How much Europe does the UK want?

 

            The UK’s price for agreement to a more centralised Euro area government should be a looser relationship for ourselves with the emerging colossus.

             Most British people I talk to want trade, peace and friendship with our continental neighbours. The majority do not want a government in Brussels telling us what to do in a myriad of areas, where we would rather make up our own minds. There is no appetite for Brussels to control our money, our taxes, our budgets, our foreign policy, our armies or our criminal justice. Many British people are not happy with the way the fishing and agricultural policies work.

             Everyone’s first priority is to protect and develop our trade with the continent. This preoccupation arises from years of wonky brieifng, implying that if we do not go along with all aspects of ther EU scheme we somehow will no longer be able to sell them our goods.

              We need to recognise that the EU represents a minority of our trade when including services as well as goods, and a declining proportion of the total. We do not need to join the USA in order to trade with her. Our trade with Europe is protected both by the fact that they sell more to us than we sell to them, something they will not wish to lose, and by  international agreements supervised by the World Trade Organisation. Those who fear for the export of British pharmaceuticals or weapons can rest easy in their beds.

                     The simplest way to fix the problems in the UK’s relationship with the EU would be to restore a modified UK veto over all matters.  The new veto would allow us to say No to  any law or proposal emanting from Brussels, but would not allow us to stop them doing it for themselves without us. This would take much of  the pressure out of the situation.

                          No Brtish government after such a change could ever again say they had to do something to comply with the EU. We restore UK democracy. Any British government that wanted to be in line with the EU, or liked what the EU was doing, could adopt as much of it as they saw fit.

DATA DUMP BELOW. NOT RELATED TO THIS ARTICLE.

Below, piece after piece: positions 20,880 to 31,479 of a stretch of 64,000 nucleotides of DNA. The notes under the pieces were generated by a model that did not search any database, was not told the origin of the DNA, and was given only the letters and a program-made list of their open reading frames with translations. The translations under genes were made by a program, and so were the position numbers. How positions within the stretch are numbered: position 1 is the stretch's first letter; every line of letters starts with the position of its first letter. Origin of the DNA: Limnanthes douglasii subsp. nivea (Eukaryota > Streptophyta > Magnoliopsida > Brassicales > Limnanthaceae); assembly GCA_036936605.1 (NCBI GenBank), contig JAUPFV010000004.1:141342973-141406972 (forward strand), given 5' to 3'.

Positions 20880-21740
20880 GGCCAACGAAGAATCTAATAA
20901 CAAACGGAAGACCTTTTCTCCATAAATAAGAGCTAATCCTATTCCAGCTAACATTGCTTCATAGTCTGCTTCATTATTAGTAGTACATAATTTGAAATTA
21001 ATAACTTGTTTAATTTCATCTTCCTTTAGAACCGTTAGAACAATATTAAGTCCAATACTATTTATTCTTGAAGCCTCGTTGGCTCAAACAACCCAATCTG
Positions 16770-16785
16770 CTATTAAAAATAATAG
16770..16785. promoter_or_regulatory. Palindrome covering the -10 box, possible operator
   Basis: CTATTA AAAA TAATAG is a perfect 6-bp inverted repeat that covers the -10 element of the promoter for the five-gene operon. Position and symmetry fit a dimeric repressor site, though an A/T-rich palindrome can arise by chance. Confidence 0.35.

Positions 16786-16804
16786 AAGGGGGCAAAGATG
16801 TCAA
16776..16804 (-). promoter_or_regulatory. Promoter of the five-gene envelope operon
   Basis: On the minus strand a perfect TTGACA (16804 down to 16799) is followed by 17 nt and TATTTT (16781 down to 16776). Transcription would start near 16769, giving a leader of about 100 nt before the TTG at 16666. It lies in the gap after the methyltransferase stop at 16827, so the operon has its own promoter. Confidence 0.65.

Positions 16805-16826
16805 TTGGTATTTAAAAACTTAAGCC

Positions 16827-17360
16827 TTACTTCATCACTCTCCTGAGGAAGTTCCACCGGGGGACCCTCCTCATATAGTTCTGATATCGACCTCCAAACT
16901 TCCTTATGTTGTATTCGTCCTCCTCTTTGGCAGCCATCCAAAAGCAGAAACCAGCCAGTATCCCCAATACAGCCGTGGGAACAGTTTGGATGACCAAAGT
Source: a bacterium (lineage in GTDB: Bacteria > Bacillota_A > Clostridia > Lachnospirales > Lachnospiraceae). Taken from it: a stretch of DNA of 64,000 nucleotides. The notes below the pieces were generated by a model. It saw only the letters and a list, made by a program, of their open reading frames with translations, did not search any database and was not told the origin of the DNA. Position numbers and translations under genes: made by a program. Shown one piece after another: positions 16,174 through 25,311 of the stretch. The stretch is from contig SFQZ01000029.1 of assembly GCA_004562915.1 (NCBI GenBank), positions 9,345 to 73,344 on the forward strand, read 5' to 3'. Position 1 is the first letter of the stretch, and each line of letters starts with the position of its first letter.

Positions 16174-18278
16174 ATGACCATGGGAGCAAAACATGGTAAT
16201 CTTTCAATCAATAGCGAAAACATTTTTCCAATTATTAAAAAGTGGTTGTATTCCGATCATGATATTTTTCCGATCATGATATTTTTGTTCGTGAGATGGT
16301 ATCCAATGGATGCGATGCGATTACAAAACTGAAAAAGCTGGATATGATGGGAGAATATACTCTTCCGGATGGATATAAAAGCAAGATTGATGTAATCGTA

There would be no immediate revolution. The day after such a change the UK would still have the full panoply of EU law. The government could decide what bits it wished to repeal. It would be wise to do so carefully. It would be diplomatic to give plenty of warning to the EU authorities where we were going to remove parts of the canon, and to show them we intended to use the new powers sensibly. It would allow all those in the UK who still think EU law making is the right answer for the UK to defend the EU laws and to encourage us to retain them.

                             Europe would be liberated. The UK brake would no longer be regularly applied to the speeding train of European integration. The UK would get her democracy back. All laws in the UK would be ones the UK wanted, whether they originated in Brussels or at home. We would have a way of amending or repealing European law that did not work, whatever the rest of the EU wanted to do.

                                The UK could still take part in trying to find a common EU  law in  chosen areas, but both sides would be in a better position at the negotiating table. The EU would know we could not veto it, and we would know they could not force it on us.

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86 Comments